At the closing ceremonies, one thousand women were given candles for the end of the candlelit service. The only light had been dusk as it slowly turned into night. The trees framed the acoustic stage, and I stood on the edge of a bowl of women whose eyes faced the drums, the guitars, the piano, and the dancing women. I also hold that female sovereignty over our own bodies and lives is the first requirement for the new world we envisioned for one week in August. It’s a short way to refer to what we had begun to create, but it is not the end. I agree with many radical women who say that we’d rather this truth be acknowledged and face the end of fest, rather than compromise on this truth and see fest continue. Already the seeds of MichFest are beginning to bloom in states and countries everywhere, and the anticipation of this future fills me with excitement and a sense of being part of women’s history.
The closing ceremony asked that we snuff our candles out, as a signifier of the end. I wet my fingers and closed them on the burning wick, as women around me did the same. Then the mourning, painful howls began. We howled into the darkness- wolf howls of grief, of power, of female sovereignty, of home, and of love. So many howls whooping into the night, then died down, then from here to there began again, as we walked to our separate destinations on the land. Tearfully, we comforted each other through our presence together.
I treasure my candle, the flame of Michigan, and the power of women symbolized in its flame! As Crys Matthews sang, this is just so long for now/this is not good bye. I believe it, I hope for it, we make it, and we live it. Amazon women, rise. Now. In your town, in your family, your friendship, your hearts. We are women and we rise.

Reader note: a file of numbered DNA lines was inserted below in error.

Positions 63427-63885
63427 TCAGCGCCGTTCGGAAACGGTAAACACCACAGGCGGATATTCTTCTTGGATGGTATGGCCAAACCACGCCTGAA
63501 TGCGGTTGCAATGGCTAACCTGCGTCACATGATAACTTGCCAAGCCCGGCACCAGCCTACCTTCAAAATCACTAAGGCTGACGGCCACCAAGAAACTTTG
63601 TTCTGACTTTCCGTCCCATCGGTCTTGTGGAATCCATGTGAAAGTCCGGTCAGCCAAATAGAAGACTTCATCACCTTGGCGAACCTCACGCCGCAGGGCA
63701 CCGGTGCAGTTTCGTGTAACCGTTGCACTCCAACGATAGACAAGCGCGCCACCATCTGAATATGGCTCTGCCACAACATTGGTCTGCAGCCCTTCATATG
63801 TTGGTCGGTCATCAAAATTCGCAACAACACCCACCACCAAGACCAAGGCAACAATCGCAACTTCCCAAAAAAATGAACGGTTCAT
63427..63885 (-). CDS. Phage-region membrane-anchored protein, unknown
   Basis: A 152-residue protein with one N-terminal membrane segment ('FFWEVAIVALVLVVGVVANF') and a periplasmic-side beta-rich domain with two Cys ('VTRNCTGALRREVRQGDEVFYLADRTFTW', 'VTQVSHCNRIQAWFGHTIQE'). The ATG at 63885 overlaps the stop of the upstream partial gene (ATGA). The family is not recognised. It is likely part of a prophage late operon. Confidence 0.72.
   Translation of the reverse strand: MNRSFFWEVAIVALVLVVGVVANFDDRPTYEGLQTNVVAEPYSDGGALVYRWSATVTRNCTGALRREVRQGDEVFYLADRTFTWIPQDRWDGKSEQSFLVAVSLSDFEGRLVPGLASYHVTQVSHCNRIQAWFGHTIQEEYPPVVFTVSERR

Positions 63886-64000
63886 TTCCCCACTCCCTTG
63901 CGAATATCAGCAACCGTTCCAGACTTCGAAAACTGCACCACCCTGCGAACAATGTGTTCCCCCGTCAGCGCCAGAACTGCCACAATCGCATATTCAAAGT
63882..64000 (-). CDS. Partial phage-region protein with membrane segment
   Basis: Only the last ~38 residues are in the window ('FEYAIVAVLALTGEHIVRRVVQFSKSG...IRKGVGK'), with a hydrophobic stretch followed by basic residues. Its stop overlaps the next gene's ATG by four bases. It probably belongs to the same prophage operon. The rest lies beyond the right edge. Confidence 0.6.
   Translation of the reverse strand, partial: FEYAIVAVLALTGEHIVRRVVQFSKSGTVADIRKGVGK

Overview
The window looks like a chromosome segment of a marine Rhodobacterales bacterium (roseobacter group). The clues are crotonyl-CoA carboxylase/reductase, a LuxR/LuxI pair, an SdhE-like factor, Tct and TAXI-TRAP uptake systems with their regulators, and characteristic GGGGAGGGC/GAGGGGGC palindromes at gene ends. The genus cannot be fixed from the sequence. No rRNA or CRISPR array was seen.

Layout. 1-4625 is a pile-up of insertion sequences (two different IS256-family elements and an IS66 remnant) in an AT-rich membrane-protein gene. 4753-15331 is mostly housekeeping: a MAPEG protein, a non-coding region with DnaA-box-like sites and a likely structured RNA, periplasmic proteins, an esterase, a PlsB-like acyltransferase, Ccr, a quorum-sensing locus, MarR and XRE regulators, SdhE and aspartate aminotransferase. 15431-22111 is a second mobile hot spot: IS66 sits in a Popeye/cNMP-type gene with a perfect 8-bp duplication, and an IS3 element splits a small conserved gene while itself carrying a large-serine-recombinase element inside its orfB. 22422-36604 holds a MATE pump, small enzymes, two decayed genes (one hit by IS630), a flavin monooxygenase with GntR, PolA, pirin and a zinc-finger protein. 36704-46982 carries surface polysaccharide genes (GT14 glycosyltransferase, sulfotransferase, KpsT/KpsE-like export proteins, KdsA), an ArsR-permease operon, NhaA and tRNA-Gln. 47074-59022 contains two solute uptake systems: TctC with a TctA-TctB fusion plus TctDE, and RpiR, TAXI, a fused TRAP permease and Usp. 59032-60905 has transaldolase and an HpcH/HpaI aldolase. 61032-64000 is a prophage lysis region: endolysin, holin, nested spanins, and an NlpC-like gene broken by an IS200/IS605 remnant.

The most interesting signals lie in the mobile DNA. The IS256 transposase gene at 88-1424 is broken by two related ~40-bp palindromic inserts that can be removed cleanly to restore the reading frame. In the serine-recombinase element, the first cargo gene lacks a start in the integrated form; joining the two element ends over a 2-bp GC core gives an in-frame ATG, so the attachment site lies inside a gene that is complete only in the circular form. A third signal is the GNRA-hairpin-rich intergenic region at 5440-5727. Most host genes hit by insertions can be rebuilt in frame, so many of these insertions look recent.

There are many emotions when it comes to women centered events. By celebrating you, I celebrate myself, and reject patriarchal existence. I find my place among sisters, and become valuable just as I am. Thankful, grateful, and passing it on.
After Sunday’s closing ceremonies, we went to Triangle fire pit, which was cold. There was no fire. We waited a few minutes, until women came and said that there was not any wood left to burn, as the logs had all been used throughout the week. But, we could collect burnables and start the fire again if we wished. So in my long blue sun dress, with my ever dimming head lamp, I hauled into the woods to knock down dead stumps and contribute logs for the fire. I am a frequent camper, so it was not an unfamiliar process, but the importance of the circumstance gave me particular strength. We needed fire, and I can collect fuel. So once I had contributed a share, we sat around the deep dirt pit and the drums began. More women came. Several women slapped their hands and arms on the drums together, and a lovely naked woman danced as the fire shadows moved over her. We began chants, and songs, and we sang rounds, we clapped, and we looked into one another’s faces.
As women, we felt the importance of the ritual. We taught one another songs, and we listened and learned and all participated. I could have stayed there all night, but we had to load out in the morning, so reluctantly I left the sacred circle and went back to my tent one final night.
I couldn’t believe it was ending. I still don’t feel that it has. At the same time, it’s hard to believe it ever really happened. It feels dreamlike, because it was so different from the rest of my life. It’s been hard to write about fest because of this disconnect- I don’t really know how to use words to communicate my experiences. But I am so, so grateful I have had them.
Thank you all for reading about my experiences. There are, of course, many more wonderful things that happened at MichFest, and I only opted to tell you of a few of them. Coming back to the airport after spending a week with women was jarring, as it felt like what I had just experienced was dream-like. In a way it was- women created an amazing place that lived for 40 years. There is no where on earth quite like it.
I feel like I have been a participant in womyn’s history. It’s hard to describe how wonderful it is to have been there, and also how bittersweet I feel that it has ended. I am sure it must be much more difficult for womyn who had the pleasure of attending for many years. I do believe something else- or many somethings- will come out of this community in future. As this sign says: